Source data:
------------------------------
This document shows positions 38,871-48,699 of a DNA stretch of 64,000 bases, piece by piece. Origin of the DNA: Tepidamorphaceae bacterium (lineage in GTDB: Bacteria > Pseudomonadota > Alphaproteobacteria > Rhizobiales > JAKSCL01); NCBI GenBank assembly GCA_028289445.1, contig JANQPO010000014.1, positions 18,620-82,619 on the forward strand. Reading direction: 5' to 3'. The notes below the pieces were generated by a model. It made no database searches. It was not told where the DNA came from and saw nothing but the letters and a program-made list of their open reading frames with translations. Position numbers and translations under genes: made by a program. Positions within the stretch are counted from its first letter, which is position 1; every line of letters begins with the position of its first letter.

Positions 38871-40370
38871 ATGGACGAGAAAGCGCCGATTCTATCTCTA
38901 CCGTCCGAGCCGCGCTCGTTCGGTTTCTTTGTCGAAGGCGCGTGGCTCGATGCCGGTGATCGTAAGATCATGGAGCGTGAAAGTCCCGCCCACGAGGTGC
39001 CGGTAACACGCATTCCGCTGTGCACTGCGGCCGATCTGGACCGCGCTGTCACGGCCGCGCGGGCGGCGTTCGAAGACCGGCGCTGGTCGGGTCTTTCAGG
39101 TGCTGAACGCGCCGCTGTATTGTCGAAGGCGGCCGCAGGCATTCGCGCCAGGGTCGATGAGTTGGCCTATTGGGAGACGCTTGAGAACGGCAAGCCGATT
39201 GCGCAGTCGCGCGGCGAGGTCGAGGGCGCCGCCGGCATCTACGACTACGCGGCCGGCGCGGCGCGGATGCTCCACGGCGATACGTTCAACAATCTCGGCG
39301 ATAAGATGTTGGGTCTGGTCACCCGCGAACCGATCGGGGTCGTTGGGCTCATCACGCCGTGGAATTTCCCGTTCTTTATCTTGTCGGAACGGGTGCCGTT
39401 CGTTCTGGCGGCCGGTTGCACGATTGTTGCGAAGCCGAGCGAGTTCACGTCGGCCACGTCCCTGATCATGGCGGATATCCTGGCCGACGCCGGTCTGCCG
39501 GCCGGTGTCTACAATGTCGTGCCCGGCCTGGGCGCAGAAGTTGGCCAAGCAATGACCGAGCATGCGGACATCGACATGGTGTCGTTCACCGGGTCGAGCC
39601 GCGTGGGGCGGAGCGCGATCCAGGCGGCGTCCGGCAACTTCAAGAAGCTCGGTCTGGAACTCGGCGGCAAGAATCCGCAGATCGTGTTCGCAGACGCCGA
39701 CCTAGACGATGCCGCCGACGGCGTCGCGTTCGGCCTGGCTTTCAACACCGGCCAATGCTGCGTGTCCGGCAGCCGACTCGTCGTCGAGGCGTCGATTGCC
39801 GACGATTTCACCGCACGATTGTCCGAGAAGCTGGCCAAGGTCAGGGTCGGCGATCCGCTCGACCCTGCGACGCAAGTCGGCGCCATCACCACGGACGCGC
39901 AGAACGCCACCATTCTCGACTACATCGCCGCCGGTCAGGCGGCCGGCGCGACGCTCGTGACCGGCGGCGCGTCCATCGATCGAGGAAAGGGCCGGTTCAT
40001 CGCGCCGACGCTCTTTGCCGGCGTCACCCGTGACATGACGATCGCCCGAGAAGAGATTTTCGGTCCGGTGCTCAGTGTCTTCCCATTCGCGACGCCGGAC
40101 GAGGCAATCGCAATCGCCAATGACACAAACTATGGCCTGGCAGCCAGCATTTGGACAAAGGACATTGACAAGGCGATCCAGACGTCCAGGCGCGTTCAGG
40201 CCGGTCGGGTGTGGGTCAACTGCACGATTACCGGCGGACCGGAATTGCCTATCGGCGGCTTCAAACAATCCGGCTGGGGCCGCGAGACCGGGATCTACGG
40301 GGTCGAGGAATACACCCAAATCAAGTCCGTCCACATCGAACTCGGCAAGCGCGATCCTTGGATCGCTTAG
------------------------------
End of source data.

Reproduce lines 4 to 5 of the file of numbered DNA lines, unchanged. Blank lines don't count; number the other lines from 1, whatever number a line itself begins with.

38901 CCGTCCGAGCCGCGCTCGTTCGGTTTCTTTGTCGAAGGCGCGTGGCTCGATGCCGGTGATCGTAAGATCATGGAGCGTGAAAGTCCCGCCCACGAGGTGC
39001 CGGTAACACGCATTCCGCTGTGCACTGCGGCCGATCTGGACCGCGCTGTCACGGCCGCGCGGGCGGCGTTCGAAGACCGGCGCTGGTCGGGTCTTTCAGG